More than 30 years ago, shortly after I had moved to Britain, I went to get a prescription for the birth control pill filled at the Boots pharmacy in Chester, near where I lived.
It was my first time getting that prescription in the UK, and it was very much like getting it here in B.C.: I asked my physician for the prescription, then dropped it off at the pharmacy and was told to come back in 15 minutes or so.
When I went back and gave my name, the pharmacist passed me a small bag with six months’ worth of pills in it, then turned away and started helping the next customer.
I stood there for a few moments, expecting someone to ask me to pay, and when no one did I asked what the cost was. The woman turned back to me with a puzzled look on her face. “Is it for birth control?,” she asked. (Note: birth control pills are not just prescribed for preventing pregnancy, although that is by far their most common use; they are also prescribed to some women because they can regulate menstruation, lower the risk of ovarian and uterine cancers, improve acne, and treat endometriosis.)
When I said yes, she shrugged and said “Then there’s no charge.” And that was that. For the five years I lived in the UK, I didn’t pay anything for birth control.
All that changed when I moved back to B.C., which also meant paying for the pill. Several years ago, while I was still on it, I switched brands, even though I still had a couple of boxes of the old prescription left. I asked my physician what I should do with them, and he asked if I could bring the unopened boxes in to the clinic. He was in the habit, you see, of using free drug company samples of the birth control pill to give to patients who couldn’t afford birth control, or had trouble accessing it.
My unused pills would be welcomed by a woman whose position wasn’t as fortunate as mine.
I thought of both these stories recently, when the provincial government announced that it will now be providing free prescription birth control to all B.C. women who want it, whether that be oral contraceptives, copper and hormonal intrauterine devices (IUDs), hormonal injections, the morning-after pill, or anything else. Why it took so long for B.C. to catch up with many other places in the world that have offered free prescription contraceptives for decades is a mystery (and it should be noted that no other province in Canada currently offers it).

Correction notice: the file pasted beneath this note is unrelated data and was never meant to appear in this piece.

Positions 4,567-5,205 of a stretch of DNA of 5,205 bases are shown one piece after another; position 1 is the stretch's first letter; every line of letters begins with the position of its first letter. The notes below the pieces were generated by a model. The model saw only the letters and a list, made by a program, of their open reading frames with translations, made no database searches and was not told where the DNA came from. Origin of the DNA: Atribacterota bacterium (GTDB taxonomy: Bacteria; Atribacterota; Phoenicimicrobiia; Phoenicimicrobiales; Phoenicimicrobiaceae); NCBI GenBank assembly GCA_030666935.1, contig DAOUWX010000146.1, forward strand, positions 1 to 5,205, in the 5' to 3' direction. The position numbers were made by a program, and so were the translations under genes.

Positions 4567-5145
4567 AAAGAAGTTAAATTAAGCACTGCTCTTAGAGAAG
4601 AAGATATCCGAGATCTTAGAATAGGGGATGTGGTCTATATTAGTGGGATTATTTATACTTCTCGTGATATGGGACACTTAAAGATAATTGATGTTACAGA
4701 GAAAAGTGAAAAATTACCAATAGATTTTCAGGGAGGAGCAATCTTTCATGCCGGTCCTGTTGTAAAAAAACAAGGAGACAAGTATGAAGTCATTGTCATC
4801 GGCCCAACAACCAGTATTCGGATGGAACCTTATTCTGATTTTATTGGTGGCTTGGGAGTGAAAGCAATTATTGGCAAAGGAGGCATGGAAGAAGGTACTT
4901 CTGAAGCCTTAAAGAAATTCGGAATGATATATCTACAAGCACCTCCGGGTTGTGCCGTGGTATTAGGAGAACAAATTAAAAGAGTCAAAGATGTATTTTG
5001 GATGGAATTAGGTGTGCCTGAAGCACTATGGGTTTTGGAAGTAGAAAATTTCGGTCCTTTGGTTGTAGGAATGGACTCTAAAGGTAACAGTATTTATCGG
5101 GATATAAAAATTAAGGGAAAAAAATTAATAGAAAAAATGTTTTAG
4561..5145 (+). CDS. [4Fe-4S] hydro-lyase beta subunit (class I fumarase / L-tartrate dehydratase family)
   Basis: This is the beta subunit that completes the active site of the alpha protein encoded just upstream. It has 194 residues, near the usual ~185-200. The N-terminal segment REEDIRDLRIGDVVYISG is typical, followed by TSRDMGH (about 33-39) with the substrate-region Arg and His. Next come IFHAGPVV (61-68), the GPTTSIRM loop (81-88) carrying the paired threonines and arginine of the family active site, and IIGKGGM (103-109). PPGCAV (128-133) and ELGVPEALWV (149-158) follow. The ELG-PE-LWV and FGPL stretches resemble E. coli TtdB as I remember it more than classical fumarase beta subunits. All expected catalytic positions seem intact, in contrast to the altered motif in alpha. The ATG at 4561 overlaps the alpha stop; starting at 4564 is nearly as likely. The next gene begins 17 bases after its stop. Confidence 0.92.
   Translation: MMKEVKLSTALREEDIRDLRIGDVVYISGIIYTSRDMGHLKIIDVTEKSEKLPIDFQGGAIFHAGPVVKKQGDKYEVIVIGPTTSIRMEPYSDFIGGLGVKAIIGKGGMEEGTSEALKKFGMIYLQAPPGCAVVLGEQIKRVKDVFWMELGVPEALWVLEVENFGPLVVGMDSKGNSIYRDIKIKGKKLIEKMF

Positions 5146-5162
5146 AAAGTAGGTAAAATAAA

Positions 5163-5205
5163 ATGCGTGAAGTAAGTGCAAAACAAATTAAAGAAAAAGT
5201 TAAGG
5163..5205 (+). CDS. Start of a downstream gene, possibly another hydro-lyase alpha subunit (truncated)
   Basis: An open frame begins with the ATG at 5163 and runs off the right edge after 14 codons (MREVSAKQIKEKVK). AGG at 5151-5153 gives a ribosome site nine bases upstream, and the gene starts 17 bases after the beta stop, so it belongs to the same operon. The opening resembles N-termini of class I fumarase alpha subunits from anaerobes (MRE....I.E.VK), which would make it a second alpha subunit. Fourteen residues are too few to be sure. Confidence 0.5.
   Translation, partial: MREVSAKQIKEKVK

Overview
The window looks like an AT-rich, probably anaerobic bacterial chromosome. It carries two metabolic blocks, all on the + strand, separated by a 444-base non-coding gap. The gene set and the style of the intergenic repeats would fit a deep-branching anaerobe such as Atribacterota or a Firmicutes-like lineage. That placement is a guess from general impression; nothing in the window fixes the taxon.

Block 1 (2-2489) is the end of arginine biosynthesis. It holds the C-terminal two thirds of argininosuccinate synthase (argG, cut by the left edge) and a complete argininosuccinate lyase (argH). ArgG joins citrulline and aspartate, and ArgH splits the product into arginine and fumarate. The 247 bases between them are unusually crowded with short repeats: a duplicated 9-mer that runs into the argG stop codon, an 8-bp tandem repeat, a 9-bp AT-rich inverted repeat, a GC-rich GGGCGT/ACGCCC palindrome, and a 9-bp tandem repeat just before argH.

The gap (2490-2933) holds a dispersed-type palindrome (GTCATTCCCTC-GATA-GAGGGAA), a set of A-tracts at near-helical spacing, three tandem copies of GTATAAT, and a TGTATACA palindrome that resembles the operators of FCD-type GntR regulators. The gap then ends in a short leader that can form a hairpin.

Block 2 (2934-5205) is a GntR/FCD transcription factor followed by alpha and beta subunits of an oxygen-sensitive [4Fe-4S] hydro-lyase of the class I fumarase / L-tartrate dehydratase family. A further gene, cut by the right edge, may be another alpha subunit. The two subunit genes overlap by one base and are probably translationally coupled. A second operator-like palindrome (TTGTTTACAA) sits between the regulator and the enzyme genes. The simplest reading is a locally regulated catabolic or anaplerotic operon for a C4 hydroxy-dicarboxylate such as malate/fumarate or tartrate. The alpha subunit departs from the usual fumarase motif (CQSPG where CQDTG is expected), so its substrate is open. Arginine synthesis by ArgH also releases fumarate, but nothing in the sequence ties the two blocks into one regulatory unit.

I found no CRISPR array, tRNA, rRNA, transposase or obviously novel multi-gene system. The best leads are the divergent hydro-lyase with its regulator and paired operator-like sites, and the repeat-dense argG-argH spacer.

As for the cost: the announcement noted that a prescription for the pill costs (on average) $25 a month, and if that doesn’t sound like a barrier to you, then congratulations. For many women, however, that $25 a month might as well be $2,500 a month. (And please don’t think that they can just cut out a latte a week; women for whom $25 a month for a prescription is a barrier are not enjoying many lattes, or enjoying much of anything about their lives, probably.) The province has also announced that starting this spring, B.C. pharmacists will be able to prescribe contraceptives, removing yet another barrier for many women.
Studies have shown that approximately 40 per cent of pregnancies in B.C. are unintended. Increased, free access to a wide range of effective contraceptives will support women in planning and spacing out their pregnancies. Oh, the total cost of the new free prescription contraceptive program?
It’s estimated at $119-million in total over three years, or about $40 million a year. However, a 2010 study estimated that paying for prescription contraception would save the B.C. government about $95-million a year through reductions in abortions, prenatal visits, and social supports. Adjusted for inflation, that amount has almost certainly risen in the last 13 years. So congratulations to the B.C. government for a sensible decision. It took a long time, but it (finally) got there in the end.